Resorption is the transport of precisely defined substances from apical to basal. The classic example is the absorption of nutrients in the intestinal mucosa. The apical surfaces are often differentiated, for example, an epithelia cell can enlarge its surface through the formation of numerous microplicae (folds) or microvilli . The exact mechanisms ( transport , phagocytosis , pinocytosis , lysosomes ) are the subject of other articles.
All secretion processes of the body take place from the glandular epithelia. Accordingly, there is a great variety here, from the individual goblet cells of the intestinal mucous membrane to the sweat glands of the skin to entire organs such as the salivary glands or the pancreas . Glands are organs made up of specialized epithelial cells; they are used for secretion. One differentiates:
- exocrine glands that bring their secretions to the surface through an excretory duct. They excrete on inner or outer surfaces (e.g. lacrimal gland , salivary gland , sweat gland ), and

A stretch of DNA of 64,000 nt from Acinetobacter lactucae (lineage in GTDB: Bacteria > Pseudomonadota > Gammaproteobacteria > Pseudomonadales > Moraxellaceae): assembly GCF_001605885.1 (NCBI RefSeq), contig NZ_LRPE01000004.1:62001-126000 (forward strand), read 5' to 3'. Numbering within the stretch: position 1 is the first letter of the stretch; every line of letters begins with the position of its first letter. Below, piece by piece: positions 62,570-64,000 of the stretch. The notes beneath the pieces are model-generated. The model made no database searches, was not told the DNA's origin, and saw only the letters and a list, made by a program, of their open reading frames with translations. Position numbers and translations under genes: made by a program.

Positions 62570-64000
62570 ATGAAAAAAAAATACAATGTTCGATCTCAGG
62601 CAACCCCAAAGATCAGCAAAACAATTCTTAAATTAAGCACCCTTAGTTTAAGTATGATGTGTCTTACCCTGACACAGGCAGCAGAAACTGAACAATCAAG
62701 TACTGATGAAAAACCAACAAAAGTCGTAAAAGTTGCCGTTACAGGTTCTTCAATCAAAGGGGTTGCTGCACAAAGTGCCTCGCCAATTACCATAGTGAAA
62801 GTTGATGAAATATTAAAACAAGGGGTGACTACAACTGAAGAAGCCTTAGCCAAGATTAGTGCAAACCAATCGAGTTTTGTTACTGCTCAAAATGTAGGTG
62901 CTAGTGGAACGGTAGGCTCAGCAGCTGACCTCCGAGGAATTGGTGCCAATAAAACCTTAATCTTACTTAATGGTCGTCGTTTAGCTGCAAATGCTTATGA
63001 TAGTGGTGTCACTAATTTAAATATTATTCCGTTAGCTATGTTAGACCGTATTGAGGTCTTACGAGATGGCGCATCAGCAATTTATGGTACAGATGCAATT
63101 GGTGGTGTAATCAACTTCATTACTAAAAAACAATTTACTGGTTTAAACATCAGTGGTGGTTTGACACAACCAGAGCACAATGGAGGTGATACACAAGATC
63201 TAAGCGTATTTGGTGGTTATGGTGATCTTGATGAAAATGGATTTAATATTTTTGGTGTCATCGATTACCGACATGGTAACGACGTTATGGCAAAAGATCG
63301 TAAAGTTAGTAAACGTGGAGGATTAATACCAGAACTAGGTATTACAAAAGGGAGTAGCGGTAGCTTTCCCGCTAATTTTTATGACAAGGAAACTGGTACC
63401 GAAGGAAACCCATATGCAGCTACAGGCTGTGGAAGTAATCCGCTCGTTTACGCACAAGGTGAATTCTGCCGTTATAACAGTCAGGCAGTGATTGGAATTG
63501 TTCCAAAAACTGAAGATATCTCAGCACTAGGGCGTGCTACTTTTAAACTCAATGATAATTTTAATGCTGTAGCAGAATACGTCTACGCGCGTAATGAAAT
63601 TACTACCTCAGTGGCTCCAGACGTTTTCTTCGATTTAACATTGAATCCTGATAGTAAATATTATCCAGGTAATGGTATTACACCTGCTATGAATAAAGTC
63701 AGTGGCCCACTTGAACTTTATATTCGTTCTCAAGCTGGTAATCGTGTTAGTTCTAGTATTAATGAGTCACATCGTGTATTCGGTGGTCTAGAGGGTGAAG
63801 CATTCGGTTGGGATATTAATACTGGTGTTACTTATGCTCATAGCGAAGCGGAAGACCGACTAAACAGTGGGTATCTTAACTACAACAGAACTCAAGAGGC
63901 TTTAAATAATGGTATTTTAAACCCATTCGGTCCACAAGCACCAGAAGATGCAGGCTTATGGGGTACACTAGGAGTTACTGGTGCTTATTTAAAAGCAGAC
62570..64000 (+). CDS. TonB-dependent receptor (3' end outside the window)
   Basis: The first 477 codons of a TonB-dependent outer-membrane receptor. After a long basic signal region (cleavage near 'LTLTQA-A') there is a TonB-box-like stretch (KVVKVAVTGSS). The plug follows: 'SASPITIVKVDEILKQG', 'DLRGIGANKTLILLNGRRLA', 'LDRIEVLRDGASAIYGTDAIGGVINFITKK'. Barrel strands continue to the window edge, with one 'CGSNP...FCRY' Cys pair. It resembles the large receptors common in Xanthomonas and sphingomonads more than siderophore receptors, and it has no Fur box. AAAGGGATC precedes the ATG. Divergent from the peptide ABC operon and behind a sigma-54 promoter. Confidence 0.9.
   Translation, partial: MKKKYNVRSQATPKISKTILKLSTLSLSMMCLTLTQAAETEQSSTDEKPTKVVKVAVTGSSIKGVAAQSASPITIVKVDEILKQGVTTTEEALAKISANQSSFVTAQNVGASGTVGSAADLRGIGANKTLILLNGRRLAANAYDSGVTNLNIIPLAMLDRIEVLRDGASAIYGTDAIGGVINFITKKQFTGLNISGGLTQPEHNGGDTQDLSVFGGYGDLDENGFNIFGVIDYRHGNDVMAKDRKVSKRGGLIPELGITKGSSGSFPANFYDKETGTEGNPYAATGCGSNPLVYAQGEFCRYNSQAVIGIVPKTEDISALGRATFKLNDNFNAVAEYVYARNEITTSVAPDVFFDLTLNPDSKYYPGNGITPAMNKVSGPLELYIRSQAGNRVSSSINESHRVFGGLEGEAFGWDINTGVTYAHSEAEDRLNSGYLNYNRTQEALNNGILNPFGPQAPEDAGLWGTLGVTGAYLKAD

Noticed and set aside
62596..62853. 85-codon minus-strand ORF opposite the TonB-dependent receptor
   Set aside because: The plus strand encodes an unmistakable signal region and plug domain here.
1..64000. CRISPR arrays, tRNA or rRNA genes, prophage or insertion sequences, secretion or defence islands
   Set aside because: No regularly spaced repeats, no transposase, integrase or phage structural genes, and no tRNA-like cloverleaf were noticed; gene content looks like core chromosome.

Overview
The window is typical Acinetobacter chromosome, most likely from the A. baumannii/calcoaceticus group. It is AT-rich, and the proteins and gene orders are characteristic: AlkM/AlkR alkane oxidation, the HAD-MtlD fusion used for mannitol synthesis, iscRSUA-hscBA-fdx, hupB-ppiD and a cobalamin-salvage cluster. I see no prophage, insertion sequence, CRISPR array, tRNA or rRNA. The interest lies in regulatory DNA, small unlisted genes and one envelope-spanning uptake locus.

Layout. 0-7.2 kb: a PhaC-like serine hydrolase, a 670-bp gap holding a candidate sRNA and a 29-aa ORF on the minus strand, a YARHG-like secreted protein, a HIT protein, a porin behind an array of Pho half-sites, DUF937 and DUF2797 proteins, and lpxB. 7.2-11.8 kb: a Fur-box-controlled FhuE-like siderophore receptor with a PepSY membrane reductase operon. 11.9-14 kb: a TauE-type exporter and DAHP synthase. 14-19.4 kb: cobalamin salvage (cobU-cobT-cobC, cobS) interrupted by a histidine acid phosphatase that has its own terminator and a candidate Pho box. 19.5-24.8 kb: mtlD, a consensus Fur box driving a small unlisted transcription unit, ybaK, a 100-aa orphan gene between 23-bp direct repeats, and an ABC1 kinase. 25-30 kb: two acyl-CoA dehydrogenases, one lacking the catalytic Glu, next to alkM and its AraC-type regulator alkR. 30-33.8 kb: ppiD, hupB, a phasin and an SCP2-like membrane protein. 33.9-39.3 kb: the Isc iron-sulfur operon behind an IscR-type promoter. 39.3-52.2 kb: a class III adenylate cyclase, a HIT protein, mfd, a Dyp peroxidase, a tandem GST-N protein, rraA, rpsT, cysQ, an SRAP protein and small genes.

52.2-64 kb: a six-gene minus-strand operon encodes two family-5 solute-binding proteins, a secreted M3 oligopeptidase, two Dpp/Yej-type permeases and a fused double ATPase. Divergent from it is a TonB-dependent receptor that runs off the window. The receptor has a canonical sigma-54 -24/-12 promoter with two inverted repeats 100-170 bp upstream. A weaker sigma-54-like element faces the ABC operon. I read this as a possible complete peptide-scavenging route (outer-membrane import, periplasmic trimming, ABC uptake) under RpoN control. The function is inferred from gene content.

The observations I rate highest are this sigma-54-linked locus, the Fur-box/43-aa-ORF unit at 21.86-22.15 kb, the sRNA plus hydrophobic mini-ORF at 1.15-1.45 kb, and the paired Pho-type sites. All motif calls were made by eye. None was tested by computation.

- endocrine glands that deliver their secretions directly to the surrounding extracellular fluid and have no duct. Often the secretions (hormones) then diffuse into blood vessels and are distributed throughout the entire organism (e.g. thyroid , pituitary ).
One can also distinguish between the secretion route, that is
- holocrine (cell disintegrates to produce secretions, typical of the sebum glands of the skin),
- apocrine (constriction of the vesicles, e.g. lactating mammary gland ),
- merocrine (by exocytosis ) and
- ekkrin (by transporter ),
the latter being divided into, according to the composition of the secretion
- serous (thin fluid, protein-rich, sometimes containing digestive enzymes, narrow gland lumen, e.g. parotid gland , pancreas ),
- mucous (viscous, slimy; serves to form transport mucus, wide lumen, e.g. Brunner's glands in the duodenum ) and
- Seromucous (mixed - secretion is both serous and mucous; this case is the most common, e.g., mandibular salivary gland ).
In addition, a distinction is made between intraepithelial and extraepithelial glands: